Builds 1/350th scale HMS Dreadnaught by Trumpeter

Cold_Collation

LE
Book Reviewer
Saw this guy exhibiting his work a few years back. Awesome work which has taken him a lifetime

Oh, yes. I looked him up on YouTube a few weeks back. Mad, but the world's a far better place for having such people in it.
 
Saw this guy exhibiting his work a few years back. Awesome work which has taken him a lifetime

He's built the 'RMS Queen Elizabeth'. Who knew it was a carrier as well?
 
View attachment 608234

That lot should keep you busy for a bit. We used to have a navy then….
For my money, the best looking ship there was HMS Tiger, identifiable by only having a mainmast.

R.b63f4f07d600f639781a09c1fe4691e1


Two other oddities in the fleet were HMS Erin and Agincourt.

The Ottoman Navy ordered the Reşadiye - a King George V Class Battleship - in June 1911 (originally named Raşid V) and construction started later that year at Barrow in Furness. Churchill was concerned that these would enter the Imperial German Fleet so had her seized in 1914, as the Turkish crew were about to take her over. She became HMS Erin in Royal Naval service. The second ship was a one-off battleship Rio de Janiero ordered by Brazil in 1911 as part of the South American arms race. Construction on the Tyne was delayed when the global price of rubber collapsed, and the Ottomans bought her in December 1913 at a discount, and renamed the Sultan Osman-ı Evve. She was a unique design, and was - when launched - the most powerful battleship in the world. She became HMS Agincourt in the Royal Navy, and like Erin, had a minor role in the Battle of Jutland (1916). Both had a largely uneventful war and both were broken up in 1922.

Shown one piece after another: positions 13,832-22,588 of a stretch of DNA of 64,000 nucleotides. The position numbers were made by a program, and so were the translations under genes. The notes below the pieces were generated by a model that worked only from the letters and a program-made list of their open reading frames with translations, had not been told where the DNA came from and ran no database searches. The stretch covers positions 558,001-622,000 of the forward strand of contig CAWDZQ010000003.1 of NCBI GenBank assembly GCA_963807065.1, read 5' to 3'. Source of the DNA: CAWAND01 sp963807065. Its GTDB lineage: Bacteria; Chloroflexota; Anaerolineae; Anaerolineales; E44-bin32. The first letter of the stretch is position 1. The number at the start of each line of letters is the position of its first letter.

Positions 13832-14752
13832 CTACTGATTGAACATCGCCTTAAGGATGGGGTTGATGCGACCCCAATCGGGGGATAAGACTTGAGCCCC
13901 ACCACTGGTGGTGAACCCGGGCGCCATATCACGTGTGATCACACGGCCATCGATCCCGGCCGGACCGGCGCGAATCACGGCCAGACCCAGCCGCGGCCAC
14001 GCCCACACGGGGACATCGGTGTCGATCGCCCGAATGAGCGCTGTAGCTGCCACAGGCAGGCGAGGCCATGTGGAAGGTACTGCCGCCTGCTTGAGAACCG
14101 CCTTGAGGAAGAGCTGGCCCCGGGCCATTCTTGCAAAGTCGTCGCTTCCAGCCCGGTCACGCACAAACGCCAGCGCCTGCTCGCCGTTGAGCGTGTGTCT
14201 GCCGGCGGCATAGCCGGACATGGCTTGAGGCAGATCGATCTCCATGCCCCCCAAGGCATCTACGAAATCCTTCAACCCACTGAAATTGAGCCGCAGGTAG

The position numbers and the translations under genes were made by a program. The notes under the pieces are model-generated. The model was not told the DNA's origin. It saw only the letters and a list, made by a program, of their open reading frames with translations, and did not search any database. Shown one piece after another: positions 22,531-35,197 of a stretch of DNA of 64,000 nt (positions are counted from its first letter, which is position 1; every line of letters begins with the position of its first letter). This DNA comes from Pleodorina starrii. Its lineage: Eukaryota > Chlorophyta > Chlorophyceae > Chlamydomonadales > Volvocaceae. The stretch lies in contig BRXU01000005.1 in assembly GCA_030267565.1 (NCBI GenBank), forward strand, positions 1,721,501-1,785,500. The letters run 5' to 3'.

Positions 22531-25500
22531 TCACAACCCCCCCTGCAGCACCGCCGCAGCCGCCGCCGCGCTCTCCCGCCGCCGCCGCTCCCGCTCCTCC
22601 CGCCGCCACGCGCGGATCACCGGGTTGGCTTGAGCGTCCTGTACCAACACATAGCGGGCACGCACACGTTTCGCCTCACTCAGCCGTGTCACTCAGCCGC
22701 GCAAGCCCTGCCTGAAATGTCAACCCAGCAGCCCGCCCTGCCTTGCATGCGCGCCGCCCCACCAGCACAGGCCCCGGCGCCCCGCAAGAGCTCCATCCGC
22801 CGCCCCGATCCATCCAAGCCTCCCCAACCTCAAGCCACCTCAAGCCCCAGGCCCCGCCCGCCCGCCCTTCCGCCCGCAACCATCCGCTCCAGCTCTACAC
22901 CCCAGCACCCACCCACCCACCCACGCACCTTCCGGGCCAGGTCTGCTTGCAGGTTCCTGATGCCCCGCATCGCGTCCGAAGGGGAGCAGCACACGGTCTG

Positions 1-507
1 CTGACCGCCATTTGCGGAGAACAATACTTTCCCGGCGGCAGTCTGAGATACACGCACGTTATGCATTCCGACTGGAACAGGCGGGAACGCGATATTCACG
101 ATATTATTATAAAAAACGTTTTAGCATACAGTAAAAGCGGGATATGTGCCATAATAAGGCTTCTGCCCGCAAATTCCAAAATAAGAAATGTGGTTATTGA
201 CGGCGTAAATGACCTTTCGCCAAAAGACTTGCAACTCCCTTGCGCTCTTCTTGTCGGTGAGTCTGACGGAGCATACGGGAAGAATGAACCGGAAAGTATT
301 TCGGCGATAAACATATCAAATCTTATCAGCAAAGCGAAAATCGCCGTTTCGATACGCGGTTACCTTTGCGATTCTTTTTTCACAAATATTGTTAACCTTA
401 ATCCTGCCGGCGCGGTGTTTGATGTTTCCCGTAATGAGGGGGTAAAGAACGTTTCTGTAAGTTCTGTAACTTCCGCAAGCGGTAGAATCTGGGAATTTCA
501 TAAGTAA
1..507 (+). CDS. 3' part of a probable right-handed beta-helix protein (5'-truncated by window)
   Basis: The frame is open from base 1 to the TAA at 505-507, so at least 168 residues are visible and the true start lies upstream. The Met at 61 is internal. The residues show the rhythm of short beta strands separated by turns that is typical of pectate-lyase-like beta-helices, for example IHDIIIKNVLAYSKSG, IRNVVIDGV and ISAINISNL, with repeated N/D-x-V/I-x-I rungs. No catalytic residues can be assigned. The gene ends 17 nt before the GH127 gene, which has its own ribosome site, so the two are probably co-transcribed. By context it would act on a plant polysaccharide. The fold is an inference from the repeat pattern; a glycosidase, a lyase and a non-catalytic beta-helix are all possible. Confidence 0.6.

This apparent English 'perfidy' still pervades Anglo-Turkish relations today; 5 years ago the Turkish Government raised the issue of compensation for these two vessels, with the MOD.
 
The simplest way to mount the model, on wheel halves from the spares box, painted in with the base, it props the hull high enough from the base without being overly distracting.
disc mounts.jpg
 

tiv

LE
For my money, the best looking ship there was HMS Tiger, identifiable by only having a mainmast.

R.b63f4f07d600f639781a09c1fe4691e1


Two other oddities in the fleet were HMS Erin and Agincourt.

The Ottoman Navy ordered the Reşadiye - a King George V Class Battleship - in June 1911 (originally named Raşid V) and construction started later that year at Barrow in Furness. Churchill was concerned that these would enter the Imperial German Fleet so had her seized in 1914, as the Turkish crew were about to take her over. She became HMS Erin in Royal Naval service. The second ship was a one-off battleship Rio de Janiero ordered by Brazil in 1911 as part of the South American arms race. Construction on the Tyne was delayed when the global price of rubber collapsed, and the Ottomans bought her in December 1913 at a discount, and renamed the Sultan Osman-ı Evve. She was a unique design, and was - when launched - the most powerful battleship in the world. She became HMS Agincourt in the Royal Navy, and like Erin, had a minor role in the Battle of Jutland (1916). Both had a largely uneventful war and both were broken up in 1922.

This apparent English 'perfidy' still pervades Anglo-Turkish relations today; 5 years ago the Turkish Government raised the issue of compensation for these two vessels, with the MOD.
HMS Agincourt was notable in having 14 x 12" guns in 7 centerline turrets said to have been know by the days of the week. The was much speculation of the effect of firing a broadside, some thinking it woukd turn the ship over. In the event all was well but it was apparently an impressive sight, the ship vanishing briefly in a sheet of flame.
 
As fars as sh*t jobs go that has to be worse than crawling into the clogged waste disposal chutes on the tower blocks in Belfast to search for arms caches in hot weather back in the 70s. :-(